Rogue traders are an unavoidable part of doing business, and banks should concentrate on being able to keep trading even after they are discovered, Deutsche Bank's chief risk officer, Hugo Banziger, told a London conference yesterday.
Speaking at a conference organised by the London School of Economics, Banziger said: "It is vital to keep the ability to trade even if you have found fraud in the system. You will always have rogue traders - Deutsche Bank has one or two every year."
However, banks should tighten up central reporting of suspicious trades, because traders like Société Générale's Jérôme Kerviel tend to conceal their unauthorised trades "in lots of different small corners", he added.
Banziger also argued for faster communication between traders and risk officers. "Twenty-four hours is too long to get market data," he said. "The risk office must link directly to the front office", rather than receiving data through the middle office, which tends to strip out some of the details. Introducing such a system at Deutsche Bank would cost €20 million, but this would be "paltry" compared with the writeoffs caused by poor and untimely risk measurement, he argued.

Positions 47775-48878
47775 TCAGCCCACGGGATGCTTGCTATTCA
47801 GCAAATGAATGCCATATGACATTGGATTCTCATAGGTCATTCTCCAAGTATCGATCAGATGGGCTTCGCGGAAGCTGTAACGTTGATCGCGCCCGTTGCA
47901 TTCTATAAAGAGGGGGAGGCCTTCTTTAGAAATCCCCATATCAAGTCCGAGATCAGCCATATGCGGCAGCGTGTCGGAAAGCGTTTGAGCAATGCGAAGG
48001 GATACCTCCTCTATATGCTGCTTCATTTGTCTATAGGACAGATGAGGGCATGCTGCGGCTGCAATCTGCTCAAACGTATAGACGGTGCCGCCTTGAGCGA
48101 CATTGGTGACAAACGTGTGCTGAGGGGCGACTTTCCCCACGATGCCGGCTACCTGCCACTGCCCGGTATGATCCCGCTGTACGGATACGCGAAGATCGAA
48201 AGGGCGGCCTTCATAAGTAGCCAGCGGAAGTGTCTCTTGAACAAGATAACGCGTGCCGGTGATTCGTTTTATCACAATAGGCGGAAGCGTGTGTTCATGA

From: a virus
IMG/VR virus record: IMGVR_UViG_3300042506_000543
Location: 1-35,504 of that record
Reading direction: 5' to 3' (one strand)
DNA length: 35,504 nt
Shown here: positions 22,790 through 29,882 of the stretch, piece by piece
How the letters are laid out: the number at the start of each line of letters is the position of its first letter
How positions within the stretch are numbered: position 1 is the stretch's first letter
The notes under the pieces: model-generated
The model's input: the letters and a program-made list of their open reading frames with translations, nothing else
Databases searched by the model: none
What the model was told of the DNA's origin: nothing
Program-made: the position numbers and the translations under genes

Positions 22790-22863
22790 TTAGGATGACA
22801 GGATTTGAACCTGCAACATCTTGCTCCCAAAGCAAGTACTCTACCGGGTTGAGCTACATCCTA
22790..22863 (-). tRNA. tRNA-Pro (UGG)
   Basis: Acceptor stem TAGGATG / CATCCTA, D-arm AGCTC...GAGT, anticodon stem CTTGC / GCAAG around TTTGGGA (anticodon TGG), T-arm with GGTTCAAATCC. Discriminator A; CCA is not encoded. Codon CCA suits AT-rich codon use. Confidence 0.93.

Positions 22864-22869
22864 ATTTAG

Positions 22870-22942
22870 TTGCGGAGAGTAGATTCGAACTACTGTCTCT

Topics: Deutsche Bank
More on Regulation
ABA calls for better ways to compare bank capital between countries
US regulator will pursue a quicker route to exempt foreign CCPs
ECJ decision means new problems for data preservation
Discussion crystallises over regulatory streamlining
Sign up for Risk.net email alerts
Sponsored video: Tradeweb
Multifonds talks to Custody Risk on being nominated for the Post-Trade Technology Vendor of the Year at the Custody Risk Awards 2014
Sponsored webinar: IBM Risk Analytics
Nominated for two technology awards
There are no comments submitted yet. Do you have an interesting opinion? Then be the first to post a comment.